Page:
Thanks to the internet I found my muse right away.  She was hardly known in the pantheon of gods/goddesses.of Hindu mythology.  She was called Askilandaeshvari and her name holds the key to understanding what she is all about.  In Sanskrit, Aki is Universe, lan is ruler, and deshvari is Goddess…………..she is the Goddess who Rules the Universe and her powers are unmatched by any other.  But the Sanskrit also says something else.  Akilanda can be  also translated as Never-Not-Broken.  She is the Goddess of Never-Not-Broken.  Reconciling those two translations took a bit of meditation and contemplation. Within days my obsession took over and I researched and read and tried to paint the image I found of her.

I looked at all the places where I was broken, physically, mentally, emotionally, spiritually.  Slowly as I came to understand her story and the symbolism I could see why Never-Not-Broken = Ruler of the Universe.  As a life long yogini I have learned what it means to ’embody’ something.   I watched my self *embody* Ashkilandaeshvari.

Her story teaches us about resilience and how with each break, crack, rupture, trauma, crisis, catastrophe we survive, we become stronger.

I suspect that her fame will grow during these turbulent times we are living in.  The way she rides the crocodile down a raging river is a lesson in itself.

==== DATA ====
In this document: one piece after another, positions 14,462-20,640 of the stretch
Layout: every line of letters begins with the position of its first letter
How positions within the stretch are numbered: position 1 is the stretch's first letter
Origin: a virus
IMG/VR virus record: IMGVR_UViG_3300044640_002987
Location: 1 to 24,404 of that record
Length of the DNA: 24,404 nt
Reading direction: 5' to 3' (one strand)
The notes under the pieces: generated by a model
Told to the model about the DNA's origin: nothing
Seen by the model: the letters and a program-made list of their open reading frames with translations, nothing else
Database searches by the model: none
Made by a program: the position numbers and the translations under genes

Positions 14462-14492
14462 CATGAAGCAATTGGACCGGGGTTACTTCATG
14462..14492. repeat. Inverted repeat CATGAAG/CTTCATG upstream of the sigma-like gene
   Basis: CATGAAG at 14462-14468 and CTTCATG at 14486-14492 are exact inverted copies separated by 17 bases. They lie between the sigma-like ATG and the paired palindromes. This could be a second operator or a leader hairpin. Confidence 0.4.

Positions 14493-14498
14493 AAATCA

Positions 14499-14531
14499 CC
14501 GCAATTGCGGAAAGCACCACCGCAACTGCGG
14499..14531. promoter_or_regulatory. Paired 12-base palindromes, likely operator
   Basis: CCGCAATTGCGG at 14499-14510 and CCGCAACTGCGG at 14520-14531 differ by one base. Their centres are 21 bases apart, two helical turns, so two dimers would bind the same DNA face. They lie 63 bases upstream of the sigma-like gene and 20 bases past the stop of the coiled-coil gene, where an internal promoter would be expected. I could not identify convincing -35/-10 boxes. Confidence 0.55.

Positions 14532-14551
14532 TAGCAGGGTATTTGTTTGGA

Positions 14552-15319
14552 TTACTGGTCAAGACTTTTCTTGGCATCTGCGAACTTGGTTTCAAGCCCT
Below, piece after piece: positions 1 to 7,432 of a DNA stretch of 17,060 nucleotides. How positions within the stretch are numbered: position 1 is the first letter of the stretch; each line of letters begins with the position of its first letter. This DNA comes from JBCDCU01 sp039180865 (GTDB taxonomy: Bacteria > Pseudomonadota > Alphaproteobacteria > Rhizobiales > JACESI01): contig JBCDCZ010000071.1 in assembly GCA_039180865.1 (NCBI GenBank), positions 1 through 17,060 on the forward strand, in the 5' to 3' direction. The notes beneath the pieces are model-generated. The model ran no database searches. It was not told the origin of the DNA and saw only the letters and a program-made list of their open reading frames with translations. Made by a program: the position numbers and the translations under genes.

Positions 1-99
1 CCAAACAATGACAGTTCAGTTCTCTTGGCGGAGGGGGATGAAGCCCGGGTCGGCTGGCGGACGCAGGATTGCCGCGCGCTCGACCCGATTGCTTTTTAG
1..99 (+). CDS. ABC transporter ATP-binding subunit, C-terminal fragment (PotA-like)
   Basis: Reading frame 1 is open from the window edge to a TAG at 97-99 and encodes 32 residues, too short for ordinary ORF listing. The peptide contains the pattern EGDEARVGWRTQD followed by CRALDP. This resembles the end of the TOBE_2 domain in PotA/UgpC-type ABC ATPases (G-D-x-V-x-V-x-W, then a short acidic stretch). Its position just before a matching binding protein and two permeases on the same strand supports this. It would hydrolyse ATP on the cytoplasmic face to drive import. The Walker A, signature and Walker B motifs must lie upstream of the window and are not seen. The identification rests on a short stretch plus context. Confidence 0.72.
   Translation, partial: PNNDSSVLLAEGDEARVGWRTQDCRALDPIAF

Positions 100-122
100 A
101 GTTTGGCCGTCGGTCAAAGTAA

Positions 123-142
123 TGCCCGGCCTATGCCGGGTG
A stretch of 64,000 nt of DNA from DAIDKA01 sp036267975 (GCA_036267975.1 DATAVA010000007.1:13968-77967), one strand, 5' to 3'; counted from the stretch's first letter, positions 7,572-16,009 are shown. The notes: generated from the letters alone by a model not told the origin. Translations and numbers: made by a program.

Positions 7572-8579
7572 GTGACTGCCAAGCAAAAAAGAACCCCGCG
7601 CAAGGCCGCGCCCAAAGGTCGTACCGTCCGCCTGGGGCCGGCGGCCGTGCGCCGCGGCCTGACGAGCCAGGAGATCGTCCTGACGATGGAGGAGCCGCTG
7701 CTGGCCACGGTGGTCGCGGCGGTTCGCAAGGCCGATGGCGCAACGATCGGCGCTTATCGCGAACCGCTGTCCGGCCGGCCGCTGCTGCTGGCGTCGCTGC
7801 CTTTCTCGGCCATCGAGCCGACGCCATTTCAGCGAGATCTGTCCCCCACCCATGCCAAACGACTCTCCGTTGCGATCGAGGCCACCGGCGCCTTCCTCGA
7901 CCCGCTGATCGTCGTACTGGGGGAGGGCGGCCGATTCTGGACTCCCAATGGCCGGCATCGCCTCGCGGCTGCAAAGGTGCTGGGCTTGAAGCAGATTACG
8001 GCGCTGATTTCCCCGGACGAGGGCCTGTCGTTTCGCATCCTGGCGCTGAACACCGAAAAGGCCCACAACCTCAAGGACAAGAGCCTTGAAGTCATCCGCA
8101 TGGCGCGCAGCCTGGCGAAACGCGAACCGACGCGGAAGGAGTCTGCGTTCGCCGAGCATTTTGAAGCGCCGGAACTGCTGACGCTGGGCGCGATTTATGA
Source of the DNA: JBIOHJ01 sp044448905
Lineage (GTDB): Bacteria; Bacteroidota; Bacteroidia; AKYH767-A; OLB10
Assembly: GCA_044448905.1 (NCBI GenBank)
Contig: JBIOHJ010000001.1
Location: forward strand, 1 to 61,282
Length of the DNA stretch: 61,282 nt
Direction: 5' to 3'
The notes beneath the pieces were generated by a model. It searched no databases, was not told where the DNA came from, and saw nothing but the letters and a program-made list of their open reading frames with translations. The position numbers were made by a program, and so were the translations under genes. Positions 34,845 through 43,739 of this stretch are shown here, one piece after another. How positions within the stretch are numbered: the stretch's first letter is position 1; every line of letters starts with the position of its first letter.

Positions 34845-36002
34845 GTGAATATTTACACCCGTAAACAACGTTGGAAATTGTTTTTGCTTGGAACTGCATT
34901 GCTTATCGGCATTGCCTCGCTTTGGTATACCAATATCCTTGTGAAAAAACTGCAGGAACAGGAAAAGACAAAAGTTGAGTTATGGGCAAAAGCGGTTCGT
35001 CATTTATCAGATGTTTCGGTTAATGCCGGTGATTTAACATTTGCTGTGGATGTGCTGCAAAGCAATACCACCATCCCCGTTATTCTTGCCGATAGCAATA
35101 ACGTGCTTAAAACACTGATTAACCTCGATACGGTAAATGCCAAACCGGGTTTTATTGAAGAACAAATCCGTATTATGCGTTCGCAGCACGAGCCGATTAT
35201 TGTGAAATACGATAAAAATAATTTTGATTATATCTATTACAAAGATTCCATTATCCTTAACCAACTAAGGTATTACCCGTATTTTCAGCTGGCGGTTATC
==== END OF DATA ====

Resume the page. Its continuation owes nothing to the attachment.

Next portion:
…to be continued

Here’s an invite to our Tellebration if you want to come.

Divine Dramas………

More Divine Dramas – Daghda’s Harp

 

Ancient Wisdom Mythology StoryTelling The Jersey Shore Yoga

The name Chiron comes from the word chiros.    Astrologically, Chiron represents our essential wound and provides much information on how/when to heal from it.  The erratic orbit of the asteroid symbolizes weaving together the traditional and the alternative to create hybrid paths towards healing what hurts us.  The glyph, which looks like a key, symbolizes what becomes possible when we unlock/unblock our internal/unconscious wounds.  Additional keywords for Chiron are here.

Chiron entered Aries early this year and will remain until April, 2027 when he collapses into Taurus.   The last time Chiron was in Aries was 1970 but that was before it’s discovery, which means that, this current transit in Aries will be the first time we are experiencing it ‘consciously’.   In Aries, it’s all out front, nothing much is hidden.  Chiron here will be interesting.

Mars moves fast compared to Chiron.  Every 2 years Mars comes back to the same place.  Mars entered Aries at the end of June, 2020.  He’s getting more and more comfortable “acting out” as only Ruler Mars in Aries can.  Last week, Mars moved into a conjunction with Chiron. Every 2 years or so Mars and Chiron meet like this.  It’s no big deal, necessarily.  But, since 2012 those conjunctions have all been in Pisces.  This cycle is the first of 4 conjunctions in Aries, ruled by Mars.